This article is for all of you, who at least once have encountered problems or issues with your lovely sourdough.
Yes this happened to me too. I have struggled for far too many years, until I have found the right mentor.
I exercised and developed new recipes upon the method and tricks he thought me.
I read too many times about people, that have issues with their sour dough. Some of these issues are:
Sourdough starter is not sour enough
My dough hasn’t moved a centimetre since I mixed it.
My bread doesn’t prove
My bread doesn’t get coloured
My bread has not air pockets
My dough is too runny
My bread burns before it gets cooked
My bread is very doughy.
These are the most common problems that I have found that people struggles the most with in my experience.
Today I want to give you an answer to all of the above problems. You deserve it.
The sour dough starter doesn’t get acidic or sour because of the age. That is a myth. It gets sour because it develops more lactobacillus. Lactobacillus are better developed when the starter doesn’t get fed often. For example it gets sour when you feed it every 2 days. Viceversa if you want a sourdough starter milder in flavour, feed it more often.
The most important thing when you prepare sourdough bread is that the bread reaches around 21-26° when you have finished mixing or kneading. If you don’t reach those temperature it will be very hard for the starter to begin the fermentation. Another issue could be that the starter hasn’t been mixed evenly, so the tip is to mix it into the water first.
Your bread doesn’t prove because of mainly two reasons- the first one is as explained above and the second one that you probably do not use enough starter. As a baker we usually use a different proportion of starter when we produce sourdough bread between 60% to 110% depending on the result that we want to obtain, but the Thing that we all take for granted is time, baking goods require time, require patience.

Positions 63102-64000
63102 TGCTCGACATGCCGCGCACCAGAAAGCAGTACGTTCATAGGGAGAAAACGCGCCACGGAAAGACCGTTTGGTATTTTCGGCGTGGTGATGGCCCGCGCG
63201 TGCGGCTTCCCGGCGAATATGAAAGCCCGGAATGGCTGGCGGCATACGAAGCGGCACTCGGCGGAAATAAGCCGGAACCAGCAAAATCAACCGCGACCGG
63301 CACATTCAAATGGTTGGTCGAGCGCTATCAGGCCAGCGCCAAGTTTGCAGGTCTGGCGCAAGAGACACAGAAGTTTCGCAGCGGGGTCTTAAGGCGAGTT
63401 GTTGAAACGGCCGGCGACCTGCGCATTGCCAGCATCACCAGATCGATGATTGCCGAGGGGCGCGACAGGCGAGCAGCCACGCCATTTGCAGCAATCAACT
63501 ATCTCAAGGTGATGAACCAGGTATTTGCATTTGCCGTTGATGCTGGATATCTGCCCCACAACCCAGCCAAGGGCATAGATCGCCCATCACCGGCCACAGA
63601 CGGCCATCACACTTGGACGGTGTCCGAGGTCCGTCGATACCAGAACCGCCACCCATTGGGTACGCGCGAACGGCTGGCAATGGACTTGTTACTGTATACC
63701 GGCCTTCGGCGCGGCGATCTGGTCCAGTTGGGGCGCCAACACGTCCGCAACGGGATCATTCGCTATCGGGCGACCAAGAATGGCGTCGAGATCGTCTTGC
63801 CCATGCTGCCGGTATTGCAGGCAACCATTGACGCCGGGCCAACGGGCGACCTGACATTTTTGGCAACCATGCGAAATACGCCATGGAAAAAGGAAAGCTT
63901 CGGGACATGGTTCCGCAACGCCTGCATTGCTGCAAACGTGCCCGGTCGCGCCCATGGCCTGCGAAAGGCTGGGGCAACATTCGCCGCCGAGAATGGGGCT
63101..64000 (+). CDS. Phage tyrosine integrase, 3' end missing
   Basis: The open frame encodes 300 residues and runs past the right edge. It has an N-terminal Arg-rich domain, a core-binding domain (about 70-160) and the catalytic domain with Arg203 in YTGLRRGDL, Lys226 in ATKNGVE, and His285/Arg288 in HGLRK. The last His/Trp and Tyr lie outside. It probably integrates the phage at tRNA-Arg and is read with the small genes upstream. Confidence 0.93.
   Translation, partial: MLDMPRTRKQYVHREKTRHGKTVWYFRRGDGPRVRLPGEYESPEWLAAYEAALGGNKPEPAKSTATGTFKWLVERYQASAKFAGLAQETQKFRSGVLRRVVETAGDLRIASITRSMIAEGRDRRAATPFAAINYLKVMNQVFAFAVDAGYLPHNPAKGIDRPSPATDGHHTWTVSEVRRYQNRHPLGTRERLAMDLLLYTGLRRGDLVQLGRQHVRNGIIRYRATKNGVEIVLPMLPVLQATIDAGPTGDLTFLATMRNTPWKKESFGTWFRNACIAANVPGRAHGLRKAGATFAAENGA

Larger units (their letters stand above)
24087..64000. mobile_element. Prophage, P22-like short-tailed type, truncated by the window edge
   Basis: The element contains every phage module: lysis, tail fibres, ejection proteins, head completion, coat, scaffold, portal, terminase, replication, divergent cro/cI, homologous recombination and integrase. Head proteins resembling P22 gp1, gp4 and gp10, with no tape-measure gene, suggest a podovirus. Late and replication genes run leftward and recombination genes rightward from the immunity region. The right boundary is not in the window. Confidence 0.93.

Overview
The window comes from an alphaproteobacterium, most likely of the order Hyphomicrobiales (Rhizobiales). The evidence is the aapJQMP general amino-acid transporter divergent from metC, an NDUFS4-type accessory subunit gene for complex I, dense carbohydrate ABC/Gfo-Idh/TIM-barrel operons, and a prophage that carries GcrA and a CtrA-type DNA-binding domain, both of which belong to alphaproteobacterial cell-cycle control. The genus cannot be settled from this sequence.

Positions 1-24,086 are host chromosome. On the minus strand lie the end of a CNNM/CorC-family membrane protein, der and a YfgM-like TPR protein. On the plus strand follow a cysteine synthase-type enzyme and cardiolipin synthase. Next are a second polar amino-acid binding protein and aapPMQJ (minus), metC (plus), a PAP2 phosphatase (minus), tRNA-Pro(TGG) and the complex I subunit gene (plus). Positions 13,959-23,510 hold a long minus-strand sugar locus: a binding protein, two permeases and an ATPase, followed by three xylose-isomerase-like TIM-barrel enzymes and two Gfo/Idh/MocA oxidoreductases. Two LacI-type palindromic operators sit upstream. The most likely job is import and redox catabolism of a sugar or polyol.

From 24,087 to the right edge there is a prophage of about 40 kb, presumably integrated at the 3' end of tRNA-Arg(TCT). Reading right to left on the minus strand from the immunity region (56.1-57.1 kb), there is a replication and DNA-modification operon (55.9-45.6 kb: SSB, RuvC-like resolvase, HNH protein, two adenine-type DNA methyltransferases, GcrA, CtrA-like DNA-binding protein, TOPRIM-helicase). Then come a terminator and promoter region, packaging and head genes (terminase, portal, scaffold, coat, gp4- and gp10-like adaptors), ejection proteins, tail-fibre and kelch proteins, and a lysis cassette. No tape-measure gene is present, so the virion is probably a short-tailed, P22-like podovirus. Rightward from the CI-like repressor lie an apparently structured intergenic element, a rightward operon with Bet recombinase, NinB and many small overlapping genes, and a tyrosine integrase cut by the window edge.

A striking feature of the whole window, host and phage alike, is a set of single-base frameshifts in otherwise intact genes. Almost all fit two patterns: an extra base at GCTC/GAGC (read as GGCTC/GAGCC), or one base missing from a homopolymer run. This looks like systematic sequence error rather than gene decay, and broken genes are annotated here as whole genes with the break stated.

Your bread doesn’t colour up because of the amount of sugar that is contained into the flour. To fix this problem just add 10% malt into the recipe.
Your bread does not have air pockets because it simply has not enough hydration (to be able to obtain a nice open crumb your recipe requires at least 60%/80% of water) Than the folding will be easier and effective. The folding method needs to start once we see signs of fermentation and development of gas. The tips is to fold it to give nutriments in different parts of the dough
Your dough is runny for one only reason, the flour that you are using is not strong enough and that means that the protein amount is too low. When you do high hydrated doughs you need at least 12-13 gr of protein for 100gr of flour.
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Take care Giuseppe Nasti